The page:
Abstract Title

Purification of Staphylococcus aureus and Streptococcus uberis Antigens to Promote Bovine Vaccine Development

Disciplines

Bacteriology | Pathogenic Microbiology

Abstract

Mastitis in dairy cows is an inflammation of the udder with significant agricultural impacts worldwide. Subclinical mastitis is often caused by Staphylococcus aureus and Streptococcus uberis. S. aureus is a leading cause of opportunistic infection in humans and an effective vaccine will have implication for veterinary and human health. One approach for vaccine development is to target the surface adhesins of S. aureus. The adhesins, IsdA and ClfA, are conserved among human and bovine S. aureus. IsdA and ClfA were used to design a mucosal vaccine based on cholera toxin A2/B fusions (CTA2/B), which was administered intranasally to dairy cows in a clinical trial. A total of 22 cows were vaccinated and humoral response was examined from serum and milk using purified IsdA and ClfA in ELISA. Additionally, two antigens from S. uberis were cloned into a vector expressing CTA2/B for purification and incorporation into a multivalent vaccine. This research represents essential steps toward the advancement of a safe amd effective vaccine to prevent bovine mastitis.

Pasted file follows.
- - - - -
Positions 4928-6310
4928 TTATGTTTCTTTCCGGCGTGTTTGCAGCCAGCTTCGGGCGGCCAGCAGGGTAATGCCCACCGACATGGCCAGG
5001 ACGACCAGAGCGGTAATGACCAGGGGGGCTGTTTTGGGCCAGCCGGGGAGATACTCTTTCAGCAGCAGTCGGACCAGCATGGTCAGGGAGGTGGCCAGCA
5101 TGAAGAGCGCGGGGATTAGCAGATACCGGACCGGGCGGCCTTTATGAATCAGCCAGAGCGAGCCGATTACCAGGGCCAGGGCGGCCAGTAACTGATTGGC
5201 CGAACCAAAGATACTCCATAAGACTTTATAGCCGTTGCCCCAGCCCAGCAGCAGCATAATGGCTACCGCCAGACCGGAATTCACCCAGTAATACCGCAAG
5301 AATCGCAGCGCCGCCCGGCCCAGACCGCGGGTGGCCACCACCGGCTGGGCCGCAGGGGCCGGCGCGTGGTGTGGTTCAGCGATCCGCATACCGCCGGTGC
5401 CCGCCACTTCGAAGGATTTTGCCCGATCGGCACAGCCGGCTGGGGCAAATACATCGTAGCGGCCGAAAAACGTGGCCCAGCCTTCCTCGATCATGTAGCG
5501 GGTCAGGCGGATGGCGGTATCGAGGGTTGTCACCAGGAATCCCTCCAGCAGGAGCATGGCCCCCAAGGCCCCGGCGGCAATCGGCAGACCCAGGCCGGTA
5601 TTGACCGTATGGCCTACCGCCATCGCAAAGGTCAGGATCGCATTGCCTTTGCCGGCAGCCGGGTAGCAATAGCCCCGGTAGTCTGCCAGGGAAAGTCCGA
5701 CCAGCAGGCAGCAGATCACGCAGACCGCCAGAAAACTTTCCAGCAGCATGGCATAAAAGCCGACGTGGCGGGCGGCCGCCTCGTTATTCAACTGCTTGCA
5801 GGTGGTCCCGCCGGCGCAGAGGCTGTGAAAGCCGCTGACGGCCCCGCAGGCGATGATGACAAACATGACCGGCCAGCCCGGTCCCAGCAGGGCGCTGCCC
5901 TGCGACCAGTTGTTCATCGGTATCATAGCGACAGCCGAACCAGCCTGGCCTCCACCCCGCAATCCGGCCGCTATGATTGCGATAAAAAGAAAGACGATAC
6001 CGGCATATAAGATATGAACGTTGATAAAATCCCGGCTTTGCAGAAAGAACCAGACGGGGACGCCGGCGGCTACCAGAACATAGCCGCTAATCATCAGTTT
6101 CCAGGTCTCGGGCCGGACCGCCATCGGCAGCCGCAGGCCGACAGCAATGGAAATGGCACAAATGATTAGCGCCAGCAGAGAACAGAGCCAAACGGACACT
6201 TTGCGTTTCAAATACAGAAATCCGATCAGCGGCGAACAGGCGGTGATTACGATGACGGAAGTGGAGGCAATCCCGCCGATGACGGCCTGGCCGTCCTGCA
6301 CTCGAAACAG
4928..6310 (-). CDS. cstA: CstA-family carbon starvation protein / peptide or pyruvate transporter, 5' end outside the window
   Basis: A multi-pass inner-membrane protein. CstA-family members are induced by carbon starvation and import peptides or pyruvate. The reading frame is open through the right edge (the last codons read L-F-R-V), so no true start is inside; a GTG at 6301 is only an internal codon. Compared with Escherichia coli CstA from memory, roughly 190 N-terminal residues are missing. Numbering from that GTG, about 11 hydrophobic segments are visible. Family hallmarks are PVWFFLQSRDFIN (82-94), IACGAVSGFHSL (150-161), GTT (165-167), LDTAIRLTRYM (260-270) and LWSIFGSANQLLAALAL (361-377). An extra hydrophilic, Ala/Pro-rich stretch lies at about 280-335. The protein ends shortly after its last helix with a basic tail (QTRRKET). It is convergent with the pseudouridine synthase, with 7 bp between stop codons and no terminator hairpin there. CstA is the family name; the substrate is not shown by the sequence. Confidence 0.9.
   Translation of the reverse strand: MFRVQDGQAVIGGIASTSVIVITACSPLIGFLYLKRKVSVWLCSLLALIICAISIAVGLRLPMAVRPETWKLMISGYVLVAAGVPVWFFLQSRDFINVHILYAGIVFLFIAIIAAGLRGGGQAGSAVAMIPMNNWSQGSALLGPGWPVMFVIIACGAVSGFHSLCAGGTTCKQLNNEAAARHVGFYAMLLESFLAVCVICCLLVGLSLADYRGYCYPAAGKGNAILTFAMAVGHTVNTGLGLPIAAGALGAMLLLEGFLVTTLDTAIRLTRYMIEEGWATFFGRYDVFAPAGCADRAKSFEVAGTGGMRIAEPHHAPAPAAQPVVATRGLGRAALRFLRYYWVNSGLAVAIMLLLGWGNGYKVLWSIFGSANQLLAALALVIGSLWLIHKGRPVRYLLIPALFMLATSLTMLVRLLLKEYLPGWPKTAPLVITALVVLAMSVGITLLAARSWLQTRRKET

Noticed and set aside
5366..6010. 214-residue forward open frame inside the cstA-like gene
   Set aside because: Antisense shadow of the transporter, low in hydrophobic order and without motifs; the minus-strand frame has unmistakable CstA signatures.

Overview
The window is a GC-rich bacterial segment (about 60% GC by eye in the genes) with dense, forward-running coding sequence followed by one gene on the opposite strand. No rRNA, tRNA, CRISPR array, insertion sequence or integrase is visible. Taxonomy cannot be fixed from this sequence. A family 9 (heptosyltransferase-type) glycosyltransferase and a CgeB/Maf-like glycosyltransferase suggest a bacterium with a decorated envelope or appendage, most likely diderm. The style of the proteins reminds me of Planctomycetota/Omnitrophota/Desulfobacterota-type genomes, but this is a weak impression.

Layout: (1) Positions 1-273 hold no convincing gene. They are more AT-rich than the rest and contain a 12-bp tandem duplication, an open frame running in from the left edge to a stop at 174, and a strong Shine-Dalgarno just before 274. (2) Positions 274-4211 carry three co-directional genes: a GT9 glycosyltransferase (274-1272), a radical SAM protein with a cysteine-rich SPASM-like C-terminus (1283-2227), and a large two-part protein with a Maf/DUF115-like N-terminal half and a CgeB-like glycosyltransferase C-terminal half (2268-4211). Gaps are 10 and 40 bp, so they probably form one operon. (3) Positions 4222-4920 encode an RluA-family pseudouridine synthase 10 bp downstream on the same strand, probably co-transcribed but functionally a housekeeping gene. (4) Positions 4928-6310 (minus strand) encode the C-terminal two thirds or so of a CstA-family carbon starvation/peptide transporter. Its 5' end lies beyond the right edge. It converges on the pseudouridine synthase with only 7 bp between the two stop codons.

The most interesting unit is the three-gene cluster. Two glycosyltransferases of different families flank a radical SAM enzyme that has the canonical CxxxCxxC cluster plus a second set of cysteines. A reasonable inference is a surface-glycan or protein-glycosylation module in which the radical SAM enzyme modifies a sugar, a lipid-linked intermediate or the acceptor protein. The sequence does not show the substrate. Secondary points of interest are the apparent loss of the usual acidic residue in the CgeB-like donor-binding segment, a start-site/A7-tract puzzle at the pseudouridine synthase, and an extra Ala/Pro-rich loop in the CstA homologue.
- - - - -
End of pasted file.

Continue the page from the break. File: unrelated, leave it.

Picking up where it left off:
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Poster #W24

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Purification of Staphylococcus aureus and Streptococcus uberis Antigens to Promote Bovine Vaccine Development

Mastitis in dairy cows is an inflammation of the udder with significant agricultural impacts worldwide. Subclinical mastitis is often caused by Staphylococcus aureus and Streptococcus uberis. S. aureus is a leading cause of opportunistic infection in humans and an effective vaccine will have implication for veterinary and human health. One approach for vaccine development is to target the surface adhesins of S. aureus. The adhesins, IsdA and ClfA, are conserved among human and bovine S. aureus. IsdA and ClfA were used to design a mucosal vaccine based on cholera toxin A2/B fusions (CTA2/B), which was administered intranasally to dairy cows in a clinical trial. A total of 22 cows were vaccinated and humoral response was examined from serum and milk using purified IsdA and ClfA in ELISA. Additionally, two antigens from S. uberis were cloned into a vector expressing CTA2/B for purification and incorporation into a multivalent vaccine. This research represents essential steps toward the advancement of a safe amd effective vaccine to prevent bovine mastitis.